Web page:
Anna Mikulak | EurekAlert!
New Master’s programme: University of Kaiserslautern educates experts in quantum technology
15.03.2017 | Technische Universität Kaiserslautern
Decision-making research in children: Rules of thumb are learned with time
19.10.2016 | Max-Planck-Institut für Bildungsforschung
Astronomers from Bonn and Tautenburg in Thuringia (Germany) used the 100-m radio telescope at Effelsberg to observe several galaxy clusters. At the edges of these large accumulations of dark matter, stellar systems (galaxies), hot gas, and charged particles, they found magnetic fields that are exceptionally ordered over distances of many million light years. This makes them the most extended magnetic fields in the universe known so far.
The results will be published on March 22 in the journal „Astronomy & Astrophysics“.
Galaxy clusters are the largest gravitationally bound structures in the universe. With a typical extent of about 10 million light years, i.e. 100 times the...
Researchers at the Goethe University Frankfurt, together with partners from the University of Tübingen in Germany and Queen Mary University as well as Francis Crick Institute from London (UK) have developed a novel technology to decipher the secret ubiquitin code.
Ubiquitin is a small protein that can be linked to other cellular proteins, thereby controlling and modulating their functions. The attachment occurs in many...
In the eternal search for next generation high-efficiency solar cells and LEDs, scientists at Los Alamos National Laboratory and their partners are creating...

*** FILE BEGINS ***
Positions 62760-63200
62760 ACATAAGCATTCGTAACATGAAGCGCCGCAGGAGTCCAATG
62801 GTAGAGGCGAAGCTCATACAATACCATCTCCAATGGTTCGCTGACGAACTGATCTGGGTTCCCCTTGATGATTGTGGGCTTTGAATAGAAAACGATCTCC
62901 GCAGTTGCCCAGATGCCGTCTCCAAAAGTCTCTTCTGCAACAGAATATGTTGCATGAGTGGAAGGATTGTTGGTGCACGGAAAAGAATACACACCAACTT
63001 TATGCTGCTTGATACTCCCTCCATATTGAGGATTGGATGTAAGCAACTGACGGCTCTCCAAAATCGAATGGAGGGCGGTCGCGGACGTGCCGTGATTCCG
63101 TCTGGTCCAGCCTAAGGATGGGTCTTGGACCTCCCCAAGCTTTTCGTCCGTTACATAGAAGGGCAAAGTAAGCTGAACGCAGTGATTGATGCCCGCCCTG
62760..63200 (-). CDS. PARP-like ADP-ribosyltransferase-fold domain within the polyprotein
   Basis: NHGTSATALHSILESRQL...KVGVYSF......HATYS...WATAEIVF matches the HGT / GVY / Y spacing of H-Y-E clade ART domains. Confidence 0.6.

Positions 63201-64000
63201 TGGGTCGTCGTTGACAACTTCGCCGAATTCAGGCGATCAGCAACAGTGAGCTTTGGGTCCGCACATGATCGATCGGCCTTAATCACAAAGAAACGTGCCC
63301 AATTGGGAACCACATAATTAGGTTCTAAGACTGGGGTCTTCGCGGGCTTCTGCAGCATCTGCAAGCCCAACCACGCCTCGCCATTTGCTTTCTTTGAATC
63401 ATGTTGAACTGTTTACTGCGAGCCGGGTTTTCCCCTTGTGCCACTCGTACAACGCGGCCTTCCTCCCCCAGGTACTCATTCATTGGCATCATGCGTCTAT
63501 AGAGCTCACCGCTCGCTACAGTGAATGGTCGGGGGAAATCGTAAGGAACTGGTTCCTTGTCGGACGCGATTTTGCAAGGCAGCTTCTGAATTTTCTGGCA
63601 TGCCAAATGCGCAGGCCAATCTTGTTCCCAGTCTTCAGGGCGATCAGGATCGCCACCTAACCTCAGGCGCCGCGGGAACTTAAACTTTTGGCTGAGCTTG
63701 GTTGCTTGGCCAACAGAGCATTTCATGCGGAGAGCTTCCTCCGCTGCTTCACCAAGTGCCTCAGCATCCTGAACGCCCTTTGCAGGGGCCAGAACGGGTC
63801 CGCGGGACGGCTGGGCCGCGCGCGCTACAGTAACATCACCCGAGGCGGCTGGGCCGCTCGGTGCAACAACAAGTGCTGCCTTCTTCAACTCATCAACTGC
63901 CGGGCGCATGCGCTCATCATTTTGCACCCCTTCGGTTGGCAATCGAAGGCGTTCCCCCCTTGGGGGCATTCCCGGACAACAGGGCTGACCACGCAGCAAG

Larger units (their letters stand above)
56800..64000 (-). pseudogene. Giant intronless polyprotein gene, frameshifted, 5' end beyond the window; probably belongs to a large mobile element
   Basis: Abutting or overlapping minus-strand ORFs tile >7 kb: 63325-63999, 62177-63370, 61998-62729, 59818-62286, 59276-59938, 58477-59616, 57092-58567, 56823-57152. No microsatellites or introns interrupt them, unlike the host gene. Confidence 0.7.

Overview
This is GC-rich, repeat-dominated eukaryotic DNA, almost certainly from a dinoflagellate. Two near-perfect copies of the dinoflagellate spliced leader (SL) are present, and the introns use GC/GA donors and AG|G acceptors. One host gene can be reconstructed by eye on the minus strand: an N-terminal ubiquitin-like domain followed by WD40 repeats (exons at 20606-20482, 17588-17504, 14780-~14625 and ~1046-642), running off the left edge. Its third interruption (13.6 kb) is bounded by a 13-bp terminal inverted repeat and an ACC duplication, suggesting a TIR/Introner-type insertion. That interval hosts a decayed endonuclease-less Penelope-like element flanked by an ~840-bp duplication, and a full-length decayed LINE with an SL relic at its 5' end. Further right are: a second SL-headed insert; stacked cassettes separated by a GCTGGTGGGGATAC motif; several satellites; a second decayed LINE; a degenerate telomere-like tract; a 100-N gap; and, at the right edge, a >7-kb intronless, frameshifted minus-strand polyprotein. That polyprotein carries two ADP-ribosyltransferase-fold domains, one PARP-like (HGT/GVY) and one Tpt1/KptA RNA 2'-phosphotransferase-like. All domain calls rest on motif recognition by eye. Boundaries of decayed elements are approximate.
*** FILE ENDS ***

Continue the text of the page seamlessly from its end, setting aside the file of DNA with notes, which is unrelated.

Silicon nanosheets are thin, two-dimensional layers with exceptional optoelectronic properties very similar to those of graphene. Albeit, the nanosheets are less stable. Now researchers at the Technical University of Munich (TUM) have, for the first time ever, produced a composite material combining silicon nanosheets and a polymer that is both UV-resistant and easy to process. This brings the scientists a significant step closer to industrial applications like flexible displays and photosensors.
Silicon nanosheets are thin, two-dimensional layers with exceptional optoelectronic properties very similar to those of graphene. Albeit, the nanosheets are...
Enzymes behave differently in a test tube compared with the molecular scrum of a living cell. Chemists from the University of Basel have now been able to simulate these confined natural conditions in artificial vesicles for the first time. As reported in the academic journal Small, the results are offering better insight into the development of nanoreactors and artificial organelles.
Enzymes behave differently in a test tube compared with the molecular scrum of a living cell. Chemists from the University of Basel have now been able to...
20.03.2017 | Event News
14.03.2017 | Event News
07.03.2017 | Event News
24.03.2017 | Materials Sciences
24.03.2017 | Physics and Astronomy
24.03.2017 | Physics and Astronomy